In the second post from our special series ‘Leading during COVID-19’, Dr. Louise Mennen gives us tips on how to lead from your screen.
Dr Louise Mennen worked for almost 15 years as a scientist. She noticed that, besides increasing scientific skills and knowledge, scientists also need to improve their soft skills and self-awareness to become great leaders. This is why she now trains and coaches mostly scientists, to inspire them and stimulate their personal development. She trains and coaches people at many (international) universities and research institutes and since 2006 yearly at the ENLP.
An enormous amount of people in Europe are currently working from home, including food and nutrition professionals. They have meetings while seeing people only on a screen, which is quite exhausting if you have to do this all day. I hear people struggle with this, especially when they have to lead people. How do you lead when you can’t just pop into their office? How do you stay in touch, when you do not bump into each other in the corridor or at the coffee machine anymore?
One thing that I have noticed is that many leaders fall into the trap of only meeting with their team members online to talk about the content of the work. There may be some room for small talk, but they find it difficult to really know how the people in their team are doing. When I ask them how they catch up with their team members, they typically say: “I always ask how they are at the end of the meeting. I reserve 5 minutes for it.” You have to realise that when your team members are working from home, this is way too little. You have to show your team members that you care, that you understand the struggles they may face working from home and that you are there for them, even though this is not in person. You have to be aware that you probably have to be in touch more, compared with when you were working in the same building. You should be pro-active in contacting them, otherwise you may risk losing them.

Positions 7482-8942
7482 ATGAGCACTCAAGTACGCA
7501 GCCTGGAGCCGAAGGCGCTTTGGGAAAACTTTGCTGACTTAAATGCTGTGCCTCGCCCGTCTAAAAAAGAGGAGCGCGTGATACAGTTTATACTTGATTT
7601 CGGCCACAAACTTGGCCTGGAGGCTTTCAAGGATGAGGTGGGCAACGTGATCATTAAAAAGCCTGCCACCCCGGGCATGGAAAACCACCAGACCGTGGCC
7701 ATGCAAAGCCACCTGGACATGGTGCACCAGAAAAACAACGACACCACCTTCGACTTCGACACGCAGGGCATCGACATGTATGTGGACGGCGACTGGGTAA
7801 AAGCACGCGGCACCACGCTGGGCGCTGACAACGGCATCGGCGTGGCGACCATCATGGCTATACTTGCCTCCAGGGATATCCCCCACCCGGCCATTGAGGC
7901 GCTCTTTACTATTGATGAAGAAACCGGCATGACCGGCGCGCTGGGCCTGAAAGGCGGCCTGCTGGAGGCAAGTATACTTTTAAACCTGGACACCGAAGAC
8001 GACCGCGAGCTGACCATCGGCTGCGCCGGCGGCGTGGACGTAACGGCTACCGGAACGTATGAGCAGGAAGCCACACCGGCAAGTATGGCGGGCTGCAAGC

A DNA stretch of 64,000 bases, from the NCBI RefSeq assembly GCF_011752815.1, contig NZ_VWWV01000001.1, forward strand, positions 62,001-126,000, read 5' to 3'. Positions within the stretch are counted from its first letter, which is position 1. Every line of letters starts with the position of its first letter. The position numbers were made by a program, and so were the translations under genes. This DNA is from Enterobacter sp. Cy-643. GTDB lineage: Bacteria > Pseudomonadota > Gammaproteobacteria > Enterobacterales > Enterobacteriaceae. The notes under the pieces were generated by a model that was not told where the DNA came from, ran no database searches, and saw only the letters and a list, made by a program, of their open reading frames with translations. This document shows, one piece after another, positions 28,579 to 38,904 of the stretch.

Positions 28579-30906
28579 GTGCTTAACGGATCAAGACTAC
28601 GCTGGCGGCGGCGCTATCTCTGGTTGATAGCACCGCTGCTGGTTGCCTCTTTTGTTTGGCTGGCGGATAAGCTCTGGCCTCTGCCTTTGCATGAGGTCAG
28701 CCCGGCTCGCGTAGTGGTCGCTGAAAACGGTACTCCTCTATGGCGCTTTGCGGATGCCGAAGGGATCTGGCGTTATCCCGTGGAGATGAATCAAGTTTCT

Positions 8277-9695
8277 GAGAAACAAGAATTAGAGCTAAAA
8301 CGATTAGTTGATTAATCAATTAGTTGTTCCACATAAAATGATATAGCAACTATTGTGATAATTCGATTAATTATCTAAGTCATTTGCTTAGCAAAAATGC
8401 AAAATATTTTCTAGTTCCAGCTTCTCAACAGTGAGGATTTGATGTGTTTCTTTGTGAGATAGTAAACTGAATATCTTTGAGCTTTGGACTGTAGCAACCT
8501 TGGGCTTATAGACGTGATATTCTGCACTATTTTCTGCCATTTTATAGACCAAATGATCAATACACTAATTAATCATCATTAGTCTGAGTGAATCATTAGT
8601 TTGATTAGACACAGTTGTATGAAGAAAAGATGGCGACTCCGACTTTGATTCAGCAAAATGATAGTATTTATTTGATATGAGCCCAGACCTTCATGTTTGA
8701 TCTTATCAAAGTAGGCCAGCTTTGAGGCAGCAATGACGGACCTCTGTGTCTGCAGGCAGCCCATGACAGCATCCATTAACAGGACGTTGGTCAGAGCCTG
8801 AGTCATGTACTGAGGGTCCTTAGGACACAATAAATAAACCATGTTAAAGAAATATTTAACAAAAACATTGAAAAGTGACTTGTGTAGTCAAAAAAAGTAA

So, here are five tips on how to lead when you are working from home:
1. Schedule a meeting every two weeks or so to just discuss the process. How are they doing? Do your team members need any help? You would do this one-on-one and maybe every now and then with the whole team. Make it clear that it is a “catch up” meeting and not a “content-meeting”. Avoid scheduling a meeting without a clear topic as this may frighten your team members e.g. “We have to meet, there is something I need to talk about...”! During the meeting, try to look carefully at their body-language; are there any signs of stress, motivation loss, tiredness?
2. Reset expectations. How often do you meet? How do you communicate? When are you available for them as a leader? when can they call you? How much work can your team handle from home (when they have young kids, it may be difficult to work efficiently)?
3. Meet outside, for example a walk in a park. Discuss how things are going, if they are still doing fine or if they need something from you. With your whole team you could also organise an “online-outing”, like an online escape-room.
4. Call your team members to find out how they are doing. Do not use video-call as this may be unpleasant, as you may take them by surprise and they may not prepared.
5. And last, but not least, make sure that you take care of yourself. Schedule a short break between each online meeting to walk around, get some fresh air and relax your eyes (N.B. a break is not checking your emails, looking at something online, or looking at your phone!). This will help you to stay fresh and attentive for every online meeting. Get enough sleep, enough physical activity and eat healthily.
Leading at your screen may be a challenge, so make sure that you also have fun and take good care of yourself and your team!
Thank you very much to Louise for kindly guest-blogging for the ENLP Blog